It’s a pretty dangerous thing to rely on the reactions of others to gauge where you are in your life or how you might even feel about yourself. I’ve always been a person-pleaser. I’ve struggled with finding the right words to elicit the right responses at the right times. It has become almost an obsessive game of control in believing my words, my actions will have this reaction from or that change in a specific individual.
In the past, it has made me feel superior, as if it were something on a list I needed to cross off to ensure I had a good day.
The flip side of this is taking inventory of every word that might be shared with me or be about me. What do these words mean? Why did they say that? What am I doing to cause that person to say those words? What can I do to change me to control what they might say in the future?
All dangerous thoughts, I now understand.
Hugh Prather, in his first book titled Notes To Myself: My struggle to become a person, writes:
If someone criticizes me I am not any less because of that. It is not a criticism of me but a critical thinking from him. He is expressing his thoughts and his feelings, not my being.
Before, I thought I was actually fighting for my own self-worth; that is why I so desperately wanted people to like me. I thought their liking me was a comment on me, but it was a comment on them.
This is an important thing to remember, although it is hard as anything to hear another person’s words about you and keep them on their side of the fence and not invite them over for a nice game of dress-up to make them into what they never really were in the first place.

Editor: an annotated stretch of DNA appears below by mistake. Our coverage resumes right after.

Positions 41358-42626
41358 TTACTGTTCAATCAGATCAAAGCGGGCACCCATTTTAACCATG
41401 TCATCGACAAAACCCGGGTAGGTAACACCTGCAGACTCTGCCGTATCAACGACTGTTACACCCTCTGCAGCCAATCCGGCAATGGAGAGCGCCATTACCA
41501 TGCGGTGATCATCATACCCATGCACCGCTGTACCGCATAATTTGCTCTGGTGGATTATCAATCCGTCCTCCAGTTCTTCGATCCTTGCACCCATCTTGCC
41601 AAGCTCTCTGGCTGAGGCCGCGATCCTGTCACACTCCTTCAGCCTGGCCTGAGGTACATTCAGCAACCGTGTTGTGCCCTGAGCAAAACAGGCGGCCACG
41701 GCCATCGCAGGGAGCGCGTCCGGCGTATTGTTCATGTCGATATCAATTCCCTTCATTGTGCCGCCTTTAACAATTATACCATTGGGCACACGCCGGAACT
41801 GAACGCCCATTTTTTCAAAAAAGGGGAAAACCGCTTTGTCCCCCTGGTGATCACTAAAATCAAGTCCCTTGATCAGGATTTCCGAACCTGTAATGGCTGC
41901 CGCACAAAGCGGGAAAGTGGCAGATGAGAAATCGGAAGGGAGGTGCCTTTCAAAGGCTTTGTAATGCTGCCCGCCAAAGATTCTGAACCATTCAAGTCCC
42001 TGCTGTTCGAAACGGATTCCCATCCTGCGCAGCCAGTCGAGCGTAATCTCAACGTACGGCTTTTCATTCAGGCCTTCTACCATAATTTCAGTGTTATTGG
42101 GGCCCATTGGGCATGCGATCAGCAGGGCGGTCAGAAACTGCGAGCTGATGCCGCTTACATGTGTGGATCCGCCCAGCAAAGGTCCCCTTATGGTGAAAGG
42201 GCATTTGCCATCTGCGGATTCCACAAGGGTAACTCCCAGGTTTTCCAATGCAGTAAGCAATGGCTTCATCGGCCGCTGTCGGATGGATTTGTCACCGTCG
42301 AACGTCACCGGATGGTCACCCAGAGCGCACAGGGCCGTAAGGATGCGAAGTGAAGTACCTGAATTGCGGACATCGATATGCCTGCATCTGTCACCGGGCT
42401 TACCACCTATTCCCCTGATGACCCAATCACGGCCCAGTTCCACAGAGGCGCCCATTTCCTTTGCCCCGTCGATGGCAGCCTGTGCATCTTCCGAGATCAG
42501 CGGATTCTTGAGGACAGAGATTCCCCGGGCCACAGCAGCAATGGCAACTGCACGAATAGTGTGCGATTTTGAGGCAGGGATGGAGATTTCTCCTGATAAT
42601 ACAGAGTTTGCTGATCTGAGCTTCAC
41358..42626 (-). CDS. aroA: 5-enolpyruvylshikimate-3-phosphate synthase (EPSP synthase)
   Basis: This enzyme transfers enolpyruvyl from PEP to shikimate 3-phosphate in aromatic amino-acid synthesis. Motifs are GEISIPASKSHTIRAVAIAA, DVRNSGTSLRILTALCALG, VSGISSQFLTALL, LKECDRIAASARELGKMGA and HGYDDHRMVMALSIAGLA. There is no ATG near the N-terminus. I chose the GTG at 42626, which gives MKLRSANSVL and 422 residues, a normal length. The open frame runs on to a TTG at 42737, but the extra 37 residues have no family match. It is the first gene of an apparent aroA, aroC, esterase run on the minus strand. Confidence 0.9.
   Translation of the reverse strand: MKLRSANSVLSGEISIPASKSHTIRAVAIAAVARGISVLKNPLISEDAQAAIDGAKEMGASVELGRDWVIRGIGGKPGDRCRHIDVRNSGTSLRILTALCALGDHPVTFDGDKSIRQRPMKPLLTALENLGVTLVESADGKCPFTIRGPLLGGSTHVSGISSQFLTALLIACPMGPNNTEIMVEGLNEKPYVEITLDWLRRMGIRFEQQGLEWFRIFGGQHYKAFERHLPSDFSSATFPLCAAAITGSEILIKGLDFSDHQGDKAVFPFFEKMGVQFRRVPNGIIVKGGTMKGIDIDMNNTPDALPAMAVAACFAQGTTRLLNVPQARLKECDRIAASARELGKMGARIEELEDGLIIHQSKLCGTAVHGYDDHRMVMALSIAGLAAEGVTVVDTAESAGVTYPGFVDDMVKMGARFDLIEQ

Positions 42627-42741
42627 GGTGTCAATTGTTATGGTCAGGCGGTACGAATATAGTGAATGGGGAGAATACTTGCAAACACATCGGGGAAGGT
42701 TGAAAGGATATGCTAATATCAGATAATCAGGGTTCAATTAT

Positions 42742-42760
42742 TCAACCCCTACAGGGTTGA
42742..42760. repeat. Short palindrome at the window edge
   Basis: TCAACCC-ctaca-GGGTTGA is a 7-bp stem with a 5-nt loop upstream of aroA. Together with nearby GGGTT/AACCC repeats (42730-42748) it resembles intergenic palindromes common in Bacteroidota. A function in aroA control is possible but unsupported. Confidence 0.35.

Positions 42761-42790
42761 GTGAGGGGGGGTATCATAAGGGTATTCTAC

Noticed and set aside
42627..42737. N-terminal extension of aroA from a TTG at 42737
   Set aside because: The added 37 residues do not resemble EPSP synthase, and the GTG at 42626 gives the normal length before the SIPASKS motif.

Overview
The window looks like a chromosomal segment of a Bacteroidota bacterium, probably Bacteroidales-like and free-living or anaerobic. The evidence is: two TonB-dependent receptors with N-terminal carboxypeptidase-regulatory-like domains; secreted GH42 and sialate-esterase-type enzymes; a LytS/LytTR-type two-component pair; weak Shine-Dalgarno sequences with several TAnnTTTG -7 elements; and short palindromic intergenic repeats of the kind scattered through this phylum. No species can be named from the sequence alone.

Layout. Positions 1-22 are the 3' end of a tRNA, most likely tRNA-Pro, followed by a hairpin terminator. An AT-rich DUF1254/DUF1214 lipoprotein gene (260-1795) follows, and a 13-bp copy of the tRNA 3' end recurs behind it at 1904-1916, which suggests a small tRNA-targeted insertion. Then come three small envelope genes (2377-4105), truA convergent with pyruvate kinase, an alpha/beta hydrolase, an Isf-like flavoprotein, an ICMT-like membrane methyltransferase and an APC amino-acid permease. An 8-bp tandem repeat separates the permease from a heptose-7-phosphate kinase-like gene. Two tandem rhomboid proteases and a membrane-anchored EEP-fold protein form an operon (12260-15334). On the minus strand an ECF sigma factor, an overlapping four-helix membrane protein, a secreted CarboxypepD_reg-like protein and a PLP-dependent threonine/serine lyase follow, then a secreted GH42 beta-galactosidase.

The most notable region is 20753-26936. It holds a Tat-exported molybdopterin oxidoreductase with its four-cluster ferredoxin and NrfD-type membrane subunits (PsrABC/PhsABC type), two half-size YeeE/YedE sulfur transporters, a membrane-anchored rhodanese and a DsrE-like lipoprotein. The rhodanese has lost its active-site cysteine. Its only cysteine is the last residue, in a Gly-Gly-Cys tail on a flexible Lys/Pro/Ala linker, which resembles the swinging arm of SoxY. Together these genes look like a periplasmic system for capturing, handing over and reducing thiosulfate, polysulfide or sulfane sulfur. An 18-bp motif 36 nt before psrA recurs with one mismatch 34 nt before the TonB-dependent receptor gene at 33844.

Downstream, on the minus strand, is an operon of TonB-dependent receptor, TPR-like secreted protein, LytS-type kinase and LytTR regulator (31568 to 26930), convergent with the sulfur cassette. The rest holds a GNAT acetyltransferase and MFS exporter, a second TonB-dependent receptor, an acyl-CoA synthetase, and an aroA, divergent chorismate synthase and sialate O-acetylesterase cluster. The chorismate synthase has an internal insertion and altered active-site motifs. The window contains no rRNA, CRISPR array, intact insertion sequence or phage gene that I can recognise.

What if we were to appreciate those other comments people give us for what they are: thoughts shared by a friend who is struggling to become his or her own person? By sharing those thoughts, aren’t they themselves trying to understand and process his or her own feelings about something that has happened?
Perhaps if my reaction is not filled with motivation to change that friend, they will have the room to work through that emotion without trying to figure out why I would react in the way that I did. When that happens, the conversation is no longer about working through an emotion but about the misdirected reaction to the words that were used to express that emotion.
So how does this translate into what I might be able to do today? Whenever I am in conversation with anybody today, I will breathe at least once before responding and try to remember that their words are not about me but about them. And if I don’t work at trying to change them with the words I offer, then I’m doing a far greater thing for them by simply giving them the space they need to understand their words and their feelings in the safety of my presence. . . .